The IMF said Thursday that in addition to cutting government spending, the Obama administration will have to consider raising taxes to get the U.S. deficit down to a manageable level.

The IMF proposed a range of possible tax increases that would be certain to generate huge political opposition, from reducing the popular tax deduction for home mortgages to instituting a national sales tax."

"July 9 (Bloomberg) -- States may face increased retirement- fund deficits and pressure to stop skipping pension contributions under proposals being reviewed by the Governmental Accounting Standards Board.

Pension-forecasting proposals from the rule-making organization, released June 16, would revise methods for projecting liabilities and investment returns. The changes mean estimated investment income likely will be reduced from current assumptions and unfunded liabilities will increase, Moody’s Investors Service said July 6 in a report. "

"Estimates of the gap between the value of U.S. public- pension plans and the amount needed to cover promised benefits range from $500 billion to $3 trillion."

"As fiscal 2010 began, states had only 65 percent of the amount needed to cover promised benefits, down from 85 percent a year earlier, a Wilshire analysis of 125 retirement plans showed. "

"Soaring Payments

Pennsylvania’s payments into its retirement plans are projected to almost triple in two years, to $3.7 billion from $1.3 billion in the current budget, Governor Ed Rendell said July 6 in a statement.

In New Jersey, the $29.4 billion budget passed last week was balanced partly by skipping a scheduled $3 billion pension payment this fiscal year. Public defined-benefit plans in the Garden State were underfunded by $45.8 billion as fiscal 2010 began, according to a state bond-offering document in May. In its June 23 report, George Mason’s Mercatus Center in Arlington, Virginia, put the deficit at more than $170 billion. "

"July 9 (Bloomberg) -- Newark Mayor Cory Booker, who runs New Jersey’s largest municipality, said U.S. cities will be forced to make “gut-wrenching” decisions to cut as much as 20 percent of their spending in the next year.

In Newark, that led Booker to propose firing “hundreds” of city workers last month and to seek concessions from unionized employees to help close a $180 million budget deficit.

“Government has to start shifting into this new era that we’re in and dealing with the realities of this,” the mayor said yesterday in a Bloomberg Television interview. He spoke in Sun Valley, Idaho, where he appeared on a media-industry conference panel about the business of running a city.

“This is a story not just for the state of New Jersey,” he said. “You’re seeing it in Sacramento. You’re seeing it happen in Albany and you’re seeing it happen all over the U.S.”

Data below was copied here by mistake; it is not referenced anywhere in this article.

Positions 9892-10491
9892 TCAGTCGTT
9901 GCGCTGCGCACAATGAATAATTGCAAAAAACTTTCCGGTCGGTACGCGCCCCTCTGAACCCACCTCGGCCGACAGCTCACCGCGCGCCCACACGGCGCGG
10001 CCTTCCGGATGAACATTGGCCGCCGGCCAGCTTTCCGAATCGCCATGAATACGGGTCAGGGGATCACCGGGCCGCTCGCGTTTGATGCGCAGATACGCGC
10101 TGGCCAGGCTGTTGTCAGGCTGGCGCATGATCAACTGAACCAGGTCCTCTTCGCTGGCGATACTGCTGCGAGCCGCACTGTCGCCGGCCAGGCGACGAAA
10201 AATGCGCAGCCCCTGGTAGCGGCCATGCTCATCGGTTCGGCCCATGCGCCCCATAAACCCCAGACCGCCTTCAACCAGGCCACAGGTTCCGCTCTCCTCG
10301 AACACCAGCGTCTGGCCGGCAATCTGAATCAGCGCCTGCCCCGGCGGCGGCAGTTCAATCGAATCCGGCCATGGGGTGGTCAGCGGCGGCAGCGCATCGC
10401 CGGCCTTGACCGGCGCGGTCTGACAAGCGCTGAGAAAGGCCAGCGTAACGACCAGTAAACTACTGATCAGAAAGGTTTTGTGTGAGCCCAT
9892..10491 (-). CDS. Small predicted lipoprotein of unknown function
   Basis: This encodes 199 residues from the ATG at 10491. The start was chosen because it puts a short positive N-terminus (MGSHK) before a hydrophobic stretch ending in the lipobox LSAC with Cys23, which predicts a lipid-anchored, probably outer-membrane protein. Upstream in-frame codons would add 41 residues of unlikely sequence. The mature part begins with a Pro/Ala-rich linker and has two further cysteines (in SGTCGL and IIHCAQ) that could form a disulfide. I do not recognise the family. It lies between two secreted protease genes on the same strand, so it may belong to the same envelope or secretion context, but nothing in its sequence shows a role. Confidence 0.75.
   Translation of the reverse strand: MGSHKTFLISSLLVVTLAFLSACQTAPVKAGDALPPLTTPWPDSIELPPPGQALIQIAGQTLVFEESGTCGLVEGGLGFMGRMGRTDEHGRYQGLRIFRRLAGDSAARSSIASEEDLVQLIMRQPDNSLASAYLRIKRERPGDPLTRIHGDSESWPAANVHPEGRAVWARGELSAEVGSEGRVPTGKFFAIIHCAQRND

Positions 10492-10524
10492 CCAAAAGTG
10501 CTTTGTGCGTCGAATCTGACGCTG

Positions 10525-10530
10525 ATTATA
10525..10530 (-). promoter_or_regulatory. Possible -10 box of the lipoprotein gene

Booker, 41, who won a second term in May, also has said the city may seek to convert its water system into a municipal authority to raise as much as $100 million in three years. One in four residents in the city of more than 260,000 people lives in poverty, according to Census data."

"The plot continues to thicken at Germany’s constitutional court, a body with power of life or death over Europe’s monetary union.

Contrary to general belief, Germany’s eurosceptic professors have not abandoned their legal efforts to block the EU rescues for European banks exposed to Greek debt, and since May 7 for banks exposed to debt from Spain, Portugal, and Ireland as well.

Should they succeed, of course, the eurozone risks disintegration within days, and perhaps hours. I am not sure that investors in New York, London, Tokyo, Beijing, or indeed Frankfurt quite understand this.

There are now four cases at the court – or Verfassungsgericht – arguing that these disguised bank bail-outs breach multiple clauses of EU treaty law, and therefore breach Germany’s supreme and sovereign Basic Law.

A quintet of professors – Wilhelm Hankel, Wilhelm Nölling, Joachim Starbatty, Karl Albrecht Schachtschneider, and Dieter Spethmann (ex Thyssen CEO) – have just broadened their complaint over the Greek part of the bank rescue to include the new €440bn Stability Facility, which breaks EU law at every turn.

It also covers the European Central Bank’s mass purchase of Greek, Spanish, Portuguese, and Irish bonds from private banks. This enables investors who bought these bonds during the credit bubble in order to boost yield – just as they bought US subprime CDOs to boost yield – to shift the consequences of their own misjudgements onto taxpayers (Hedge funds were already “long” Club Med debt, of course, when the ECB stepped in so they simply make a speculative gain from taxpayers).

It has been widely reported by the German press – which should know better – that the court rejected the original case by the professors. This is untrue. Their request for an immediate injunction to block transfers to Greece was turned down (on the grounds that such a move would be too dangerous). The case is still pending.